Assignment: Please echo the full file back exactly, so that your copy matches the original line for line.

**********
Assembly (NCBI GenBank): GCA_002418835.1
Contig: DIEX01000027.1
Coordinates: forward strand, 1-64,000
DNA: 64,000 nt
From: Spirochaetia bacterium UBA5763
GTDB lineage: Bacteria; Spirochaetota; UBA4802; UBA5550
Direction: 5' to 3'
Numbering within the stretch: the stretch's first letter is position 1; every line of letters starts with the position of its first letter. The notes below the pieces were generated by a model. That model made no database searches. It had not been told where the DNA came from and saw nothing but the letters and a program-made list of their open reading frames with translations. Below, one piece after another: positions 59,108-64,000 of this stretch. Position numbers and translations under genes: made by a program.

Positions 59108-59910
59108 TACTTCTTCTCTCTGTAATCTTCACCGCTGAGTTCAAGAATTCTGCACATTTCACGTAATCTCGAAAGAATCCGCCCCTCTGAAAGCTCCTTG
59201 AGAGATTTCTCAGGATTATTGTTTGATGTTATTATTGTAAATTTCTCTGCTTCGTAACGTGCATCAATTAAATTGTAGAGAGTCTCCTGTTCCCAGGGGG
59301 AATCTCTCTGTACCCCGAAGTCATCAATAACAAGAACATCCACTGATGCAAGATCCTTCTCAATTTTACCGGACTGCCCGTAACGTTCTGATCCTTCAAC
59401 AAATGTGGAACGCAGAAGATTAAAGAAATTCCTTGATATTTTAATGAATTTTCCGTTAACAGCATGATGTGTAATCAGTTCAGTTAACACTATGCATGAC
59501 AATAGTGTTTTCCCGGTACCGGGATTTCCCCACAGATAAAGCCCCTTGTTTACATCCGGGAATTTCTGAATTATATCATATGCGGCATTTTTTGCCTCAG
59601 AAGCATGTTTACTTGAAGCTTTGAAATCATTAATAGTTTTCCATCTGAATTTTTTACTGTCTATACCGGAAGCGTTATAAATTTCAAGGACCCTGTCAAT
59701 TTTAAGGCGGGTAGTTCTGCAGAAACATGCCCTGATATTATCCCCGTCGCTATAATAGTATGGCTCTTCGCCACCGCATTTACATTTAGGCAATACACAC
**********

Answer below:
Assembly (NCBI GenBank): GCA_002418835.1
Contig: DIEX01000027.1
Coordinates: forward strand, 1-64,000
DNA: 64,000 nt
From: Spirochaetia bacterium UBA5763
GTDB lineage: Bacteria; Spirochaetota; UBA4802; UBA5550
Direction: 5' to 3'
Numbering within the stretch: the stretch's first letter is position 1; every line of letters starts with the position of its first letter. The notes below the pieces were generated by a model. That model made no database searches. It had not been told where the DNA came from and saw nothing but the letters and a program-made list of their open reading frames with translations. Below, one piece after another: positions 59,108-64,000 of this stretch. Position numbers and translations under genes: made by a program.

Positions 59108-59910
59108 TACTTCTTCTCTCTGTAATCTTCACCGCTGAGTTCAAGAATTCTGCACATTTCACGTAATCTCGAAAGAATCCGCCCCTCTGAAAGCTCCTTG
59201 AGAGATTTCTCAGGATTATTGTTTGATGTTATTATTGTAAATTTCTCTGCTTCGTAACGTGCATCAATTAAATTGTAGAGAGTCTCCTGTTCCCAGGGGG
59301 AATCTCTCTGTACCCCGAAGTCATCAATAACAAGAACATCCACTGATGCAAGATCCTTCTCAATTTTACCGGACTGCCCGTAACGTTCTGATCCTTCAAC
59401 AAATGTGGAACGCAGAAGATTAAAGAAATTCCTTGATATTTTAATGAATTTTCCGTTAACAGCATGATGTGTAATCAGTTCAGTTAACACTATGCATGAC
59501 AATAGTGTTTTCCCGGTACCGGGATTTCCCCACAGATAAAGCCCCTTGTTTACATCCGGGAATTTCTGAATTATATCATATGCGGCATTTTTTGCCTCAG
59601 AAGCATGTTTACTTGAAGCTTTGAAATCATTAATAGTTTTCCATCTGAATTTTTTACTGTCTATACCGGAAGCGTTATAAATTTCAAGGACCCTGTCAAT
59701 TTTAAGGCGGGTAGTTCTGCAGAAACATGCCCTGATATTATCCCCGTCGCTATAATAGTATGGCTCTTCGCCACCGCATTTACATTTAGGCAATACACAC